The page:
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COUNTERPOINT: War on ATVs deprives outdoors enthusiasts, hurts rural economy
Chronicle Herald
ANGELA SMITH

Published January 19, 2016 - 4:33pm
Last Updated January 19, 2016 - 5:23pm

I’d like to respond to all the people, including sadly, a confessed member of ATVANS (“No place for ATVs,” Jan.
16 letter by Dan Hutt).

Do you, Mr. Hutt, or any of the rest of you, truly understand what has been happening in this province since
2007?

I am a university educated, professional woman. I also like to drive an ATV. I do not belong to ATVANS. I grew
up in a family whose patriarch (my grandfather) hunted, fished and grew his own vegetables. He grew up during
the Depression and had to learn these things out of necessity.

It may sound cliché, but it was true. He respected nature and the land. He taught me, in turn, how to fish and
grow my own vegetables, along with many other things. He belonged to the Federation of Hunters and Anglers
of Nova Scotia, the Nova Scotia Salmon Association, the Wildlife Federation, and other numerous organizations
that I will not list.

He respected everything about nature and the land and taught me how to recognize various signs of animals or
what you could eat in the woods if lost.

He did this for years and only took what he was allowed, freezing it for us to eat in later months. When he
became older and sick with cancer, he still enjoyed hunting and fishing, but his body could not carry that deer
or moose out of the woods. It was all he had left in the end that kept him happy.

And so in 1986 he purchased an ATV. He registered and insured it. And the only time he drove it was when he
hunted. There are many like him today who have fished, trapped and hunted and are being told that the areas
they were once allowed to access have now been denied to them.

Our group in Lays Lake is trying to work with the Environment Department for a win-win situation. We want to
know what they are trying to “protect” from us, the very people who have maintained it all these years and not
destroyed it.

There is not a “trail system” in the Eastern Shore to speak of. It has been taken by one group and given back to
the government for a wilderness area.

The economy has suffered. There isn’t a gas station to be found between Jeddore and Sheet Harbour or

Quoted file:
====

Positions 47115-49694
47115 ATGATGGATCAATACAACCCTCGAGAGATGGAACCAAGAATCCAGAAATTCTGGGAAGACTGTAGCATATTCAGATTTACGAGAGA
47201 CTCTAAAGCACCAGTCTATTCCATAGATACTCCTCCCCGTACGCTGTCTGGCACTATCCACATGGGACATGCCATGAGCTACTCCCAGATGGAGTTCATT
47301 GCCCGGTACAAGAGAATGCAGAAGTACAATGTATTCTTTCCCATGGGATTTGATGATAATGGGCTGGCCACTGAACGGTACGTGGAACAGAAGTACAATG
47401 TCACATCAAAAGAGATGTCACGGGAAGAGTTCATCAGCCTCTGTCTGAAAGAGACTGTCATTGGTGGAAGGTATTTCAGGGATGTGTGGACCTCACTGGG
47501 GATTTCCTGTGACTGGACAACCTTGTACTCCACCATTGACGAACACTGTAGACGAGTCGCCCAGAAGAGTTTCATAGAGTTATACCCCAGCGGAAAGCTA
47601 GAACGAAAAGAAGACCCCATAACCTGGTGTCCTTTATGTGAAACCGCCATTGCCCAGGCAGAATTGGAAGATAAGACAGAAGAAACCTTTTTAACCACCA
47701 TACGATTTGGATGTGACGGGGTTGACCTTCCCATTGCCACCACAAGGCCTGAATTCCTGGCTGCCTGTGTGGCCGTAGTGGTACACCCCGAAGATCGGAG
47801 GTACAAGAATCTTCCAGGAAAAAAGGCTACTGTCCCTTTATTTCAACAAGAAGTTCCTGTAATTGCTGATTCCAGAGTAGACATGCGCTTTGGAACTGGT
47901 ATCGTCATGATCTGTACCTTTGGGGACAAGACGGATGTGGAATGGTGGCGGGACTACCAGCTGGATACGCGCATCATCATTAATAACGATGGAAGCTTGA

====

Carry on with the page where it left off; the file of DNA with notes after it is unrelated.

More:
Musquodoboit Harbour and Shubenacadie.

Once upon a time, anglers and hunters and other outdoor enthusiasts, not just bikers, were able to access the
trails that had been traditionally used.

Once the “Keep Out” signs went up, that was it. No stores, no jobs, and you wonder why our kids are heading to
Alberta.

In 2007, the Progressive Conservatives party tabled a bill for this described purpose: “The Environmental Goals
and Sustainability Act (2007, c.7) focuses on the health of the environment, economy, and people of Nova
Scotia. The legislation’s major objective is for Nova Scotia to have one of the cleanest, most sustainable
environments while achieving economic prosperity equal to or greater than the national average (Government
of Nova Scotia 2008). In order to achieve this long-term objective, one of the Province’s environmental goals is
to ensure that 12 per cent of the total land mass of Nova Scotia will be legally protected by 2015.”

How can taking 40 per cent of the Eastern Shore’s land and turning it into wilderness area improve our
economy? We do not destroy but enjoy the land. I enjoy taking my bike off the regular “ATV highways” and
going back to a remote place to fish or just picnic or camp. How is that destroying by travelling on an existing
trail?

And to the gentlemen from Brookside and Bedford whose letters were printed Jan. 14, when was the last time
either of you stood and watched an ATV cross a brook or waterway? Is that how you spend your downtime?

Responsible ATV riders don’t do that. There are irresponsible people in every facet of life. I choose to bike and
enjoy the off-road experience. I also enjoy canoeing, fishing, camping. Somebody else has their own
experiences they enjoy. Stop telling me I can’t do what I enjoy. I don’t come into the city or wherever you live
and run through your yard. Stop coming to where I live and trying to tell me what I can or cannot do.

And do your homework. All of you. Read up on some of this stuff. I’m tired of this province being in the Dark
Ages. It’s time we started to live cohesively and moved forward economically. More people need to step up,
speak up and question why the political parties — all of them — are leading Nova Scotia back in time.

Angela Smith lives in Lake Echo